“Hi [boss] — sorry to be a pain but I just wanted to let you know that my freezer has broken down so I need to work from home today to get it fixed. Hope that’s okay. Thanks, [burned out employee].”
We’ve all been there or know someone who has. In a pre-pandemic world, most of us have been victim to days where we just dread the thought of going into the office. We can’t help but come up with excuses to get ourselves a moment of peace. This doesn’t necessarily mean we don’t want to work (which is more so the case with “pulling a sickie”). It just means, we want to have the freedom to work from home, or anywhere other than the office really. It could be a result of workplace burnout, needing a break from our commute or just needing a change in environment to give us a temporary release from the rut we’re stuck in.
That is why when COVID-19 suddenly and unexpectedly struck our lives, many of us across the world were secretly relieved to hear of the government imposed “work from home” (WFH) guidelines. Although several companies have previously recognised the importance of — and even played around with elements of flexibility, the 2020 global lockdown has been the biggest flexible-working experiment in our time, and the results have been fascinating.
For jobs that don’t require physical presence, productivity in the time of Corona has seen little to no real change. Employees have continued to remain productive from home, with some even working longer hours than they typically would — for example due to lack of commuting or workplace distractions.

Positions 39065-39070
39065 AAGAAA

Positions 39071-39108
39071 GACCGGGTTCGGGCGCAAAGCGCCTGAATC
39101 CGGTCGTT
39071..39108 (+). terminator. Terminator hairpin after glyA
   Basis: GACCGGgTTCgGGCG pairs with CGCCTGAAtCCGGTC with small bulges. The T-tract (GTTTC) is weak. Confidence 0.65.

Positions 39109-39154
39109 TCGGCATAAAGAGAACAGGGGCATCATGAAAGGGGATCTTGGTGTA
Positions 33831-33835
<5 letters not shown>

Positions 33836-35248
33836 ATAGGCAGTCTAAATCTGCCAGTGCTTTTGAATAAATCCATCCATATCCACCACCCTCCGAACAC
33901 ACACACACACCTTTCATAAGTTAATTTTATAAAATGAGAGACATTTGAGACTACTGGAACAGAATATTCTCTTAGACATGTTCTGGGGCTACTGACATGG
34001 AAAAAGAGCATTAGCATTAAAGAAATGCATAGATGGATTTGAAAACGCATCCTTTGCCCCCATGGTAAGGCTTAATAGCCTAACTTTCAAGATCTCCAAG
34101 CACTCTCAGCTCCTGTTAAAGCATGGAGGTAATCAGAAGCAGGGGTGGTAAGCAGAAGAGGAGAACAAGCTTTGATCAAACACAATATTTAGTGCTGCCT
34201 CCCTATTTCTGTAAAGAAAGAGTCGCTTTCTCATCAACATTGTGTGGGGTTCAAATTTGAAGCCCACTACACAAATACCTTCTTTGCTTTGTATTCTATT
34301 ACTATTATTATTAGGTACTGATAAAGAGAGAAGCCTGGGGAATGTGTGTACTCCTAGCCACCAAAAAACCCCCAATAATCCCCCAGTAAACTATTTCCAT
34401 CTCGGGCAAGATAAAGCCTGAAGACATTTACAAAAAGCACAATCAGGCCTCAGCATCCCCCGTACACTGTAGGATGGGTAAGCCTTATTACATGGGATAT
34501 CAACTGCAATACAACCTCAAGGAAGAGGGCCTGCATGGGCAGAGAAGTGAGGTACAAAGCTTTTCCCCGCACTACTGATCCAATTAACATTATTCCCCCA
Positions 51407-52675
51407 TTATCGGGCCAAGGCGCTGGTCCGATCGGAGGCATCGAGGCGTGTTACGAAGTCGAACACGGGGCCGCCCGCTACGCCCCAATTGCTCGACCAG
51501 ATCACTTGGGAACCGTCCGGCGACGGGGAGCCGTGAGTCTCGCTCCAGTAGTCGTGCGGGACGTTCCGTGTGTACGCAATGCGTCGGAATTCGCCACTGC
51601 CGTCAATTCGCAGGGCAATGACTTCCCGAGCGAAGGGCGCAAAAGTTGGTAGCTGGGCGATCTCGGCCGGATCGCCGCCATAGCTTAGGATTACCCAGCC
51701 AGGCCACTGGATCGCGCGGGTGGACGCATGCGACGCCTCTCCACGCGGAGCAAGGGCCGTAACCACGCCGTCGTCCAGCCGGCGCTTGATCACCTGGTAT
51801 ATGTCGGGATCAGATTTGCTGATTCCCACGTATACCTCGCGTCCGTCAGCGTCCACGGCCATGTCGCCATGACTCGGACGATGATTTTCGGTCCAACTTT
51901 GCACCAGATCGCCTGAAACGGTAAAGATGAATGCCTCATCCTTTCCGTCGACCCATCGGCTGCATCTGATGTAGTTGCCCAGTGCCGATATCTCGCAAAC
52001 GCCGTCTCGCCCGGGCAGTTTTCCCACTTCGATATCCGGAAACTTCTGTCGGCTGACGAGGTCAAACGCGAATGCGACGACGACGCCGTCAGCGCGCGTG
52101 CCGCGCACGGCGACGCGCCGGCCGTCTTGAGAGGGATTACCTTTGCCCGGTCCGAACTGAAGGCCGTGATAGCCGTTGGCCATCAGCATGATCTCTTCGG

People have also had a chance to spend time with their loved ones and have not had to “choose” between caring for their families/dependants and working. Further, working from home has given them the flexibility to incorporate other activities into their day — because now they can exercise, cook, clean, or even just indulge in their personal hobbies in their own time. Broadly speaking, the experiment has worked for many companies. We are now seeing several large organisations/IT giants considering a permanent WFH structure. By doing so, they’re not only revolutionising how we work, but also cutting back on massive real estate costs for their offices.
As sweet as this sounds to many people, is mandating a work from home culture really the right way forward? Let’s look at some of the downsides of a permanent WFH scenario.
Although productivity in terms of hours worked hasn’t suffered in lockdown, collaboration has. Yes, we can still discuss topics and make decisions via video conferencing, but it’s just not as quick and efficient as doing it in person. People often need to wait hours before they get hold of someone on the phone compared to just walking up to their desk at work.
Additionally, sometimes complex issues really do require people to sit together with a pen and paper and map things out. It’s not that this can’t be done online, but it certainly can’t be done as quickly or seamlessly, compared to an in-person scenario. Working together in person also encourages a sort of bonding experience that is difficult to find with online interaction. Bonding with our colleagues brings about a sense of positivity and ease when we work together and facilitates effective collaboration.
In a world with no offices and hence no physical contact, how much will employees really be able to engage with each other and with their company culture? The whole point of workplace engagement is to give employees a sense of belonging, shared values, and that extra boost of motivation to achieve organisational goals. With everyone working from the silos of their own homes, their relationship with the company is bound to start getting “strictly professional”.